Natalia Goncharova at Tate Modern
This prolific and eclectic Russian artist, Natalia Goncharova, may be relatively unknown outside the art circles, but her lifetime of work spans across two world wars. Born in Russia in 1881, to impoverished aristocrats who had made their wealth through textile production, she grew up in the Tula province amongst a farming community before a later move to France, where she resided until her death in 1962, aged 81.
This huge-scale retrospective held at the Tate Modern comprises over 160 pieces of her work, from paintings and prints to textile and costume pieces. Loaned from various galleries including the Victoria and Albert museum in London, the show demonstrates her avant-grade style and notoriety through the Modernist era as well as her liberal creative practice.
Curated through ten rooms, the display starts with The Countryside. Paintings and lithographs smeared in golden hues and a glass-cased traditional peasant costume showcase the farming region and Goncharova’s early fascination with texture and fabrics. Departing from the realism of this early work, the exhibition then moves towards sturdy sculptural elements, especially noted in her piece Peasants Picking Apples (1911), where bolder colours and stone-like figures echo famous artists like Henri Matisse.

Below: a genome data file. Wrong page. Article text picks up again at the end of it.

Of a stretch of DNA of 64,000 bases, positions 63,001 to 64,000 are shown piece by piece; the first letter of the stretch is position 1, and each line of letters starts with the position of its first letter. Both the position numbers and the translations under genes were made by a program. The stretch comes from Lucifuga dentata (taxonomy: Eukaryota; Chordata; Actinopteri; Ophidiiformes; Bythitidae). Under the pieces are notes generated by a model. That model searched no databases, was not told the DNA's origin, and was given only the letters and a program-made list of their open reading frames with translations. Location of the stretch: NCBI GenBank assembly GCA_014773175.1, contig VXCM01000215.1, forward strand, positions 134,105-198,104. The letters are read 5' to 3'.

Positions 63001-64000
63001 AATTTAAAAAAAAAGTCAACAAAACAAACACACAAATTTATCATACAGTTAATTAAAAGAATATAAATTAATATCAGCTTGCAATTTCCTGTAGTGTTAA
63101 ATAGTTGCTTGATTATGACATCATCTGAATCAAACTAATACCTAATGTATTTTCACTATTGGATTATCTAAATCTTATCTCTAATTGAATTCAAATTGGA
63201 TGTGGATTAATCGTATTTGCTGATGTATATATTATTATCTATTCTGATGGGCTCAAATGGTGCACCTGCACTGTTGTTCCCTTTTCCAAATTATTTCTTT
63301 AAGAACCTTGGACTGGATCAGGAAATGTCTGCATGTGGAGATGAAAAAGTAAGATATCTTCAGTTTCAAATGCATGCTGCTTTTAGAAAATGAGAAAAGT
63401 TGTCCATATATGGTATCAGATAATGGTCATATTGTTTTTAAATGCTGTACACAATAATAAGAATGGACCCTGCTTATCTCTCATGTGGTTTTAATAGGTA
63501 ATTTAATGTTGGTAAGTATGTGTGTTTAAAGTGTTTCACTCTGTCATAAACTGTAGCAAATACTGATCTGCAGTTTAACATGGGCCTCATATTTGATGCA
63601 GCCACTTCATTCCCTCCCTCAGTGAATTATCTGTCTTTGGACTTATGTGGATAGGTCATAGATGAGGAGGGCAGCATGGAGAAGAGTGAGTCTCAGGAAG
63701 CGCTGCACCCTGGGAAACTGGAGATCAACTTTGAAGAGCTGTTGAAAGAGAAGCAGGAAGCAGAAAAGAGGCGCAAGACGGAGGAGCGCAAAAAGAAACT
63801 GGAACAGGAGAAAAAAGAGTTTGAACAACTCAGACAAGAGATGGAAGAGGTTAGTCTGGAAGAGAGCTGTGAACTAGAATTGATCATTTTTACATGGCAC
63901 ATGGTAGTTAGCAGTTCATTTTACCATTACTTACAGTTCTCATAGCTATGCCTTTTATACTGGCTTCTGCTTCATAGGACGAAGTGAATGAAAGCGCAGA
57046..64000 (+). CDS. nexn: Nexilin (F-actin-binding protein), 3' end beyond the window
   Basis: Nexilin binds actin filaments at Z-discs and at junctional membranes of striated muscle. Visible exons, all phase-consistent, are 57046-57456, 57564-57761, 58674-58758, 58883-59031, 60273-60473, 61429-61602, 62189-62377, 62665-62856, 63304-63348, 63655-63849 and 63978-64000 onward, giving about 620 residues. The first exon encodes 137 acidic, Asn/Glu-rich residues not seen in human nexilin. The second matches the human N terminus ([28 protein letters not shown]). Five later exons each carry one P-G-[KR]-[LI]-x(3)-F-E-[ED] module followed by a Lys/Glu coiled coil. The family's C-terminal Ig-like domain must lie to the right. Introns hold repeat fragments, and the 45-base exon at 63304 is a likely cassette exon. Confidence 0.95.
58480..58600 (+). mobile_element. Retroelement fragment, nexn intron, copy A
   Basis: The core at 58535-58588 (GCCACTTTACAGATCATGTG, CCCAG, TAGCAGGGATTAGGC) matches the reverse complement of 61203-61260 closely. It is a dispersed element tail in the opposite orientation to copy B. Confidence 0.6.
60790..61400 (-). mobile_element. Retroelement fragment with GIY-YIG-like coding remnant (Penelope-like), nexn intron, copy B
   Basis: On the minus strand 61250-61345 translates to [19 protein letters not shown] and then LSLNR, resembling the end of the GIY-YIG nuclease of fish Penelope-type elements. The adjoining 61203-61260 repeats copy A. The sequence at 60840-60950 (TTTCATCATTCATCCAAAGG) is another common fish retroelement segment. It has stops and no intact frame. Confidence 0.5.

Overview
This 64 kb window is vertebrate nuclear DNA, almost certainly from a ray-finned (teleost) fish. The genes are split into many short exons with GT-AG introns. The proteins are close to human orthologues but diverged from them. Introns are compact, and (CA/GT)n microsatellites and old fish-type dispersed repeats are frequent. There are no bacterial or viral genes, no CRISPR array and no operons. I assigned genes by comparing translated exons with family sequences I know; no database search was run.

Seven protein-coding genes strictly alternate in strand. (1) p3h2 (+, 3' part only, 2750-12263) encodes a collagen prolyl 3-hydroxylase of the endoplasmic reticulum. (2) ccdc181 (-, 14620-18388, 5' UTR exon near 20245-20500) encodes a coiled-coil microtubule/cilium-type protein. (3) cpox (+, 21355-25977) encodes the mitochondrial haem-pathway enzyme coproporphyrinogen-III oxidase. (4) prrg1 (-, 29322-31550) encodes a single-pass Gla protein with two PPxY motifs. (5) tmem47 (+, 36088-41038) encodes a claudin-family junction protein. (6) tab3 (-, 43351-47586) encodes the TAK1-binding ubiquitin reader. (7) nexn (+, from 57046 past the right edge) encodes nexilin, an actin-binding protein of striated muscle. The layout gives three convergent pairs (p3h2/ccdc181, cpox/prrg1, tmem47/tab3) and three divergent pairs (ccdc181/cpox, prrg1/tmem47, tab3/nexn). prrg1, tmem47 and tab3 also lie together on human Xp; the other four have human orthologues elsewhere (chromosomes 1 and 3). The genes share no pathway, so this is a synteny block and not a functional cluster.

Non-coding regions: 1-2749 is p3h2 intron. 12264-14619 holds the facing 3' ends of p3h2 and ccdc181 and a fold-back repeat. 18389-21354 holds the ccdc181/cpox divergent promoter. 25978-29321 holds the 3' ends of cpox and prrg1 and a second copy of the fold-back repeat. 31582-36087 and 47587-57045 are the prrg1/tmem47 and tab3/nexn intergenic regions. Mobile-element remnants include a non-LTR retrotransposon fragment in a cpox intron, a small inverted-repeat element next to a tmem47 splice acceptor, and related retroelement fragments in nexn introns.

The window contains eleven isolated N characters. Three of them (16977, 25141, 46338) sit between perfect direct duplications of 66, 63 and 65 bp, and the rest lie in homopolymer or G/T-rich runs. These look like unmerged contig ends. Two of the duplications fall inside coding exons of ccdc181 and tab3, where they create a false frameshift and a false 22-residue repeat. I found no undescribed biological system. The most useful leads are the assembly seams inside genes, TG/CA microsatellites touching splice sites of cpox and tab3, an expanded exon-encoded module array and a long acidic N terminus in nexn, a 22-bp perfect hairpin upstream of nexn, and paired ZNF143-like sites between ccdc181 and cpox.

We then move on to a highlight of this exhibition, which presents pieces from the artist’s 1913 vast retrospective that was held in the Mikhailova Art Salon in Moscow. Coining the term Everythingism from fellow artists, her work here really shows her diverse styles from folk art to impressionism. Visitors will see a wonderful collection of incomplete paintings called The Harvest (1911) and a series of larger-scale paintings, The Evangelists (1911), which show religious scenery and, at the time, were considered inappropriate representations of sacred images. This room also features Goncharova’s brief dalliance with the female nude, The Deity of Fertility (1909-10), for which she came up against much controversy.
The artist’s chameleon-like work followed her into fashion, where she collaborated with Marie Cuttoli and the House of Myrbor, and where we see gouache tapestries on display alongside intricate embroidery, before she finally moves into theatre and costume design for the infamous Ballets Russes. Visitors can expect detailed drawings and glass cases showing some of the costumes, with a particular highlight taking form in the stunning golden lamé costume for Le Coq d’Or (1937).
Colourful and absorbing, this huge exhibition seems endless, with many interesting pieces that capture Natalia Goncharova’s diverse and avant-garde approach. She was certainly a radical female artist who challenged the male-dominated art scene and produced some fantastic, groundbreaking work for us to admire.
Featured Image: Detail from Natalia Goncharova, Gardening,
1961 © ADAGP, Paris/DACS, London
Natalia Goncharova is at Tate Modern from 6th June until 8th September 2019. For further information visit the exhibition’s website here.